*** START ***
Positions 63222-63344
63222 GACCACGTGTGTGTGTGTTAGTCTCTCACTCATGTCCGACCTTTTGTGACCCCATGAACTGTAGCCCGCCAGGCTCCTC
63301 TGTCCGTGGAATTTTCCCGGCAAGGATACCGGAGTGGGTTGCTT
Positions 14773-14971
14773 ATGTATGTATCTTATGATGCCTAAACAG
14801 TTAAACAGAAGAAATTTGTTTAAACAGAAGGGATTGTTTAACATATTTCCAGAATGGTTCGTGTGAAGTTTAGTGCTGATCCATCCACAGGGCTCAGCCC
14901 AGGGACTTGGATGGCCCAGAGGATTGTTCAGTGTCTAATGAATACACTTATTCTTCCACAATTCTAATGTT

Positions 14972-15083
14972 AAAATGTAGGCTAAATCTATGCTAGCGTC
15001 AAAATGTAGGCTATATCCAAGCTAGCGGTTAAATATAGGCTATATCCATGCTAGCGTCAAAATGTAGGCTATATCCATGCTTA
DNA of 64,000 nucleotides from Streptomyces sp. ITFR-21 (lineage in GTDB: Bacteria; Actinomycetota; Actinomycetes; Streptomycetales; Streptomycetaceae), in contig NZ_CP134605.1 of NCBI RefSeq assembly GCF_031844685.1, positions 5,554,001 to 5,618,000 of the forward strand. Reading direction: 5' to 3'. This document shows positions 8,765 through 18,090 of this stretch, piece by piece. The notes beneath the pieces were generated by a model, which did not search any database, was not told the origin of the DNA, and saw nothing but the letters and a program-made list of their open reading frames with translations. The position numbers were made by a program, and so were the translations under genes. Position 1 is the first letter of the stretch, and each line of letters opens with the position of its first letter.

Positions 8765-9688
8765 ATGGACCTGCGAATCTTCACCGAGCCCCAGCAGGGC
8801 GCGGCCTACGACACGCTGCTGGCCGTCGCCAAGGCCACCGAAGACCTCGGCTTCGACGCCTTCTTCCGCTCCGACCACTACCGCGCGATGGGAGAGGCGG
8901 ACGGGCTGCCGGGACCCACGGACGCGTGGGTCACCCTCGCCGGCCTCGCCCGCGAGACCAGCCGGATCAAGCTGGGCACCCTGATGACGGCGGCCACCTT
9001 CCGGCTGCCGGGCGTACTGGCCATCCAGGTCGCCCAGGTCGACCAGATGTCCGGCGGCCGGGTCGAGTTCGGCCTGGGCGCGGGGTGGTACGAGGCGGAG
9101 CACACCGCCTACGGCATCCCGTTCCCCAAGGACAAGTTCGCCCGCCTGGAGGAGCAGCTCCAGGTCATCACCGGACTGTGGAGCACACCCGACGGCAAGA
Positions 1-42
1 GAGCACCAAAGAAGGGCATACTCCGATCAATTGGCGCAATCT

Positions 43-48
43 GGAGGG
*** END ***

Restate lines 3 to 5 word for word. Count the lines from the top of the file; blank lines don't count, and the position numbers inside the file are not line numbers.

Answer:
63301 TGTCCGTGGAATTTTCCCGGCAAGGATACCGGAGTGGGTTGCTT
Positions 14773-14971
14773 ATGTATGTATCTTATGATGCCTAAACAG